Religion Today Summaries, November 5, 2003

Compiled & Edited by Crosswalk News Staff

Religion Today Summaries, November 5, 2003

Daily briefs of the top news stories impacting Christians around the world.  In today's edition:

  • Saudi Prince Orders Jailed Christians Released
  • Pro-Family Firm Sues After Court Tells Christian Mom: 'No Homophobic Teaching'
  • Bush Praises 'Church-Based Strategy Designed to Rebuild Lives'
  • Fla. Church Sues Over County Rejection of Religious Display

Saudi Prince Orders Jailed Christians Released
Barbara Baker, Compass Direct

Two Egyptian Christians jailed 10 days ago for leading a house church were ordered released this morning by a Saudi prince. Sabry Awad Gayed, a pediatrician, and Eskander Guirguis Eskandar, employed as a carpenter, were arrested and jailed on October 25 in the Saudi capital of Riyadh . When brought before the prosecutor, they learned they stood charged with evangelism and “establishing a temple [non-Muslim place of worship].” The two Coptic Christians have met privately for worship in homes with other expatriate Christians since they took jobs in Saudi Arabia several years ago. After receiving a written complaint that the two had been jailed “for apparently no reason,” Prince Sultan bin Abdul Aziz Al-Saud, who serves as Saudi Arabia ’s Second Deputy Prime Minister and Minister of Defense, reportedly reviewed their file yesterday, leading to their release. It is unclear whether Saudi authorities will allow the two Christians to continue in their job contracts, or if they will deport the men to Egypt .

Pro-Family Firm Sues After Court Tells Christian Mom: 'No Homophobic Teaching'
Allie Martin, Agape Press

A Colorado mother has been ordered by a trial court not to expose her child to "homophobic" religious upbringing or training, but her attorneys are saying the court has gone too far. Recently the mother was granted a legal separation, and she and her former partner -- a practicing homosexual -- were awarded joint parenting responsibilities for their daughter. What makes the case unique is the fact that the court said the mother -- who is a Christian -- must ensure that there is nothing in the religious upbringing or teaching that the child is exposed to that would discriminate against homosexuals. Mat Staver, president of the Liberty Counsel, has filed a lawsuit with the Colorado Court of Appeals on the Christian mother’s behalf. He says in all his years of practice, he has never encountered a case like this one. Staver says his team is arguing that the warning to the mother "has clearly gone beyond the permissible boundaries of courts -- that this ruling interferes with her constitutionally guaranteed right to free exercise of religion and her rights as a parent to be able to direct the upbringing and teaching of her own child." Liberty Counsel’s lead litigator believes a favorable review of the ruling will eventually be forthcoming.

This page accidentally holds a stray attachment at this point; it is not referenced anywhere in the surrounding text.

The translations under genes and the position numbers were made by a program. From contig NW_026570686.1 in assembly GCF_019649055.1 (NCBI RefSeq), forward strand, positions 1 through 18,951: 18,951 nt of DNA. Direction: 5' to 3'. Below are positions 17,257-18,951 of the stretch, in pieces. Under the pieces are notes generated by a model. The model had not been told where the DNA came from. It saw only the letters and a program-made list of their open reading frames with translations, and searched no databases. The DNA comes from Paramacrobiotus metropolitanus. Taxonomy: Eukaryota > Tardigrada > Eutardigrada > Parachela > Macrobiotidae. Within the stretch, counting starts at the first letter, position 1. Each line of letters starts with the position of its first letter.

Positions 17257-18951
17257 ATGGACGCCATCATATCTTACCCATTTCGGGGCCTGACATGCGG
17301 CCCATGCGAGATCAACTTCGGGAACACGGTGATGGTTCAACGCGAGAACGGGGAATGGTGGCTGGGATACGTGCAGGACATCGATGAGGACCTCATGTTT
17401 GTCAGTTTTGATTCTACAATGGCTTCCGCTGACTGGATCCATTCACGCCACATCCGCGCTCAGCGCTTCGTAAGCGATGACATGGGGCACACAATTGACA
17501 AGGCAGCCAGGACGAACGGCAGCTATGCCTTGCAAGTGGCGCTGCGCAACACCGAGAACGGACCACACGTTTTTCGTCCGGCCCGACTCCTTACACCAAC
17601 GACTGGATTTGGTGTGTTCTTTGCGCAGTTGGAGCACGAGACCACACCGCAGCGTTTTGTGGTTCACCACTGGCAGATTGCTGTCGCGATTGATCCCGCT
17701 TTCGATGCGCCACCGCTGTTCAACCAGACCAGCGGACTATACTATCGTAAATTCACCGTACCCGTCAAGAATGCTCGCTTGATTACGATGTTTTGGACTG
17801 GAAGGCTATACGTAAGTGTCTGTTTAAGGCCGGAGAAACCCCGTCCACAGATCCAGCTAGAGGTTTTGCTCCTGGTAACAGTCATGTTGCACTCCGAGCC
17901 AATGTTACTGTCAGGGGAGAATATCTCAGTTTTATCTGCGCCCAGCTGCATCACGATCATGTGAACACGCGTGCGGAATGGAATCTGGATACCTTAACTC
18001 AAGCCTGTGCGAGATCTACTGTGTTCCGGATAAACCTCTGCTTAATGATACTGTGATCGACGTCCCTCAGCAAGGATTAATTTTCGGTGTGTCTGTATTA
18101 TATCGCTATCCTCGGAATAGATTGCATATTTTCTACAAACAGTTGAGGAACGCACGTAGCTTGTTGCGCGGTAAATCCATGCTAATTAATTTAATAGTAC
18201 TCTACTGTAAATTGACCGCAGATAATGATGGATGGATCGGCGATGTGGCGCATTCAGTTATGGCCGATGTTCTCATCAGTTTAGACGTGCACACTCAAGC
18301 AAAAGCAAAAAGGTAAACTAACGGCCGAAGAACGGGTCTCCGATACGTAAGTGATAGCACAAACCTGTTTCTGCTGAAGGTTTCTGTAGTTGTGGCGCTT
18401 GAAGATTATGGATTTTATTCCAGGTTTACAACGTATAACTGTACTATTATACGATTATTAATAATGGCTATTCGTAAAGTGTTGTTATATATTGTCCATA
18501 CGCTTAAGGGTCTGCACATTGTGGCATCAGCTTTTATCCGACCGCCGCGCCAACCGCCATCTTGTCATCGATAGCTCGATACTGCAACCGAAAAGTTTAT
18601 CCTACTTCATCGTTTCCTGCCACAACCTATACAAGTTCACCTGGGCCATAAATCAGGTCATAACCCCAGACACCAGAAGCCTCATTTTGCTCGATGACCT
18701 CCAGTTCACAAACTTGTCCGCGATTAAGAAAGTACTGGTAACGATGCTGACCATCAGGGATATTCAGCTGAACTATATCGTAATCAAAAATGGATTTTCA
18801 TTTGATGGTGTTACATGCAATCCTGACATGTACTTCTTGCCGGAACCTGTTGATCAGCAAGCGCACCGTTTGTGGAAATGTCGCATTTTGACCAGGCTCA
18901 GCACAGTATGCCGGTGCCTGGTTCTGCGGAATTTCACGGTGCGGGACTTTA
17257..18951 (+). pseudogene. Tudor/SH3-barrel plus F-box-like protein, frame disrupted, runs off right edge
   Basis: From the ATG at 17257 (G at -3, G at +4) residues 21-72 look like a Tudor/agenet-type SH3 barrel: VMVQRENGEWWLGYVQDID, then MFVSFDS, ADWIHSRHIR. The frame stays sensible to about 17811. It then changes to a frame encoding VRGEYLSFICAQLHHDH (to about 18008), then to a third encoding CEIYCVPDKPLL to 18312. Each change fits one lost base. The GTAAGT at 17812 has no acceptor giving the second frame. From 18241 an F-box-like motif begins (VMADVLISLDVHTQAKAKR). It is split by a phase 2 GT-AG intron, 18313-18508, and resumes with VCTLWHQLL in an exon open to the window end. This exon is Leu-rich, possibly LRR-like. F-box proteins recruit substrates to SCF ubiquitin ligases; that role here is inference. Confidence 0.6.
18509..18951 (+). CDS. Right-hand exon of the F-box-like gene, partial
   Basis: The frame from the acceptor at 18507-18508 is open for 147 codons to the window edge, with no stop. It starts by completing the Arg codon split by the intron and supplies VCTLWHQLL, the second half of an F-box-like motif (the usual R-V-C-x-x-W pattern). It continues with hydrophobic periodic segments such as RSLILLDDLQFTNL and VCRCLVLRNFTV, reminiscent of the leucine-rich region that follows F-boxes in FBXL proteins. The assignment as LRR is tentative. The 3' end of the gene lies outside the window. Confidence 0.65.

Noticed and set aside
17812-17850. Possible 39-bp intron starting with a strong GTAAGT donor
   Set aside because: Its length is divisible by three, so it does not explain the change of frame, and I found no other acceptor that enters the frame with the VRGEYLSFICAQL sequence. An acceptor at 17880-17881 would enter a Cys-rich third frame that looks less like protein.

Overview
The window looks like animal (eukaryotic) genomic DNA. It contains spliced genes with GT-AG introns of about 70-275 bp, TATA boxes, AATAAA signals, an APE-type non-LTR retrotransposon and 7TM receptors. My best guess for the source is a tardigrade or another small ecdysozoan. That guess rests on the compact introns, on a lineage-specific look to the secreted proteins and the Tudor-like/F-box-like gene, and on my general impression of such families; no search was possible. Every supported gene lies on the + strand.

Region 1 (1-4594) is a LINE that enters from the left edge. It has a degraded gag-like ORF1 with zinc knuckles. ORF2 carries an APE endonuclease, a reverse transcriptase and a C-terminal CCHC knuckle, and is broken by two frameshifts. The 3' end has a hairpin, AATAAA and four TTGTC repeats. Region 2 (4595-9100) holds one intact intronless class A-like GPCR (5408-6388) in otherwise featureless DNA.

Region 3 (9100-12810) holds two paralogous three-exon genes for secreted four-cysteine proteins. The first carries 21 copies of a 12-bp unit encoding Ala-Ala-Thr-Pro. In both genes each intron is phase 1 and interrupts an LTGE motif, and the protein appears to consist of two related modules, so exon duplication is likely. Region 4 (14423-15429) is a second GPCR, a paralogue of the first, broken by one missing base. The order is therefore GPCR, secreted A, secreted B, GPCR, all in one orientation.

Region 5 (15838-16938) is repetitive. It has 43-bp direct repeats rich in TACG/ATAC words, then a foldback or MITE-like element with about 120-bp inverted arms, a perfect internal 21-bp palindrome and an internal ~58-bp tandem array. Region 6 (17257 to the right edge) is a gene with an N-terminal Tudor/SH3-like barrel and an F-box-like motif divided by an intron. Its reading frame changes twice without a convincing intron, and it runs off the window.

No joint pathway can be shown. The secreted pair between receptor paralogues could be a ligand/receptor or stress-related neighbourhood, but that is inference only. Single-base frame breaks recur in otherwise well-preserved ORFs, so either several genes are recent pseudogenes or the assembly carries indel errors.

Bush Praises 'Church-Based Strategy Designed to Rebuild Lives'
Charisma News Service

President Bush has renewed his push to let religious groups compete for government money, saying "it's hard to be a faith-based organization when you're forbidden from practicing your faith." "Government has no business funding religious worship or teaching," he told cheering members of the Oak Cliff Bible Fellowship church in Dallas last Wednesday. "However, our government should support the good work of religious people who are changing the world." Bush toured the newly opened Christian Education Center across the street from the 7,000-member church. He praised the church's Project Turn Around, described by the pastor as "a church-based strategy designed to rebuild lives from the inside out." About 1,000 volunteers run programs ranging from money management and family counseling to medical testing and child mentoring. "The best way to help the addict ... is to change their heart," Bush said in a reference to how he stopped drinking at age 40. When the federal government is awarding contracts or grants for social services, religious organizations should not be excluded or be forced to remove religious practices or symbols from their organizations, he said. Under Bush's executive order, some federal departments, such as Health and Human Services and the Department of Housing and Urban Development, have begun opening the competition for funds to religious organizations.

Fla. Church Sues Over County Rejection of Religious Display
Adelle Banks, Religion News Service

Fort Lauderdale, Fla., church has sued county officials, claiming they reneged on an agreement for the church to display a "Jesus Is the Reason for the Season" display during a holiday lights event in a county park. The Rutherford Institute, a Virginia-based legal firm, filed suit in district court Oct. 22 on behalf of Calvary Chapel Church. According to court documents, the nondenominational church paid $15,000 to participate in the two-mile "Holiday Fantasy of Lights" event, a series of drive-through displays. The church alleges that it reached an agreement over the summer with county officials to display a cross and the words "Jesus Is the Reason for the Season -- Calvary Chapel Fort Lauderdale." But in late August, the church was informed that the approval had been revoked. The suit claims that church officials were told that there was a new policy that permitted sponsors of the event "to select only from a pre-existing inventory of displays." The church argues that the denial of its sponsorship of a display violates its rights of free speech and free exercise of religion. It seeks a declaration by the court that the county's actions amounted to unconstitutional censorship. 

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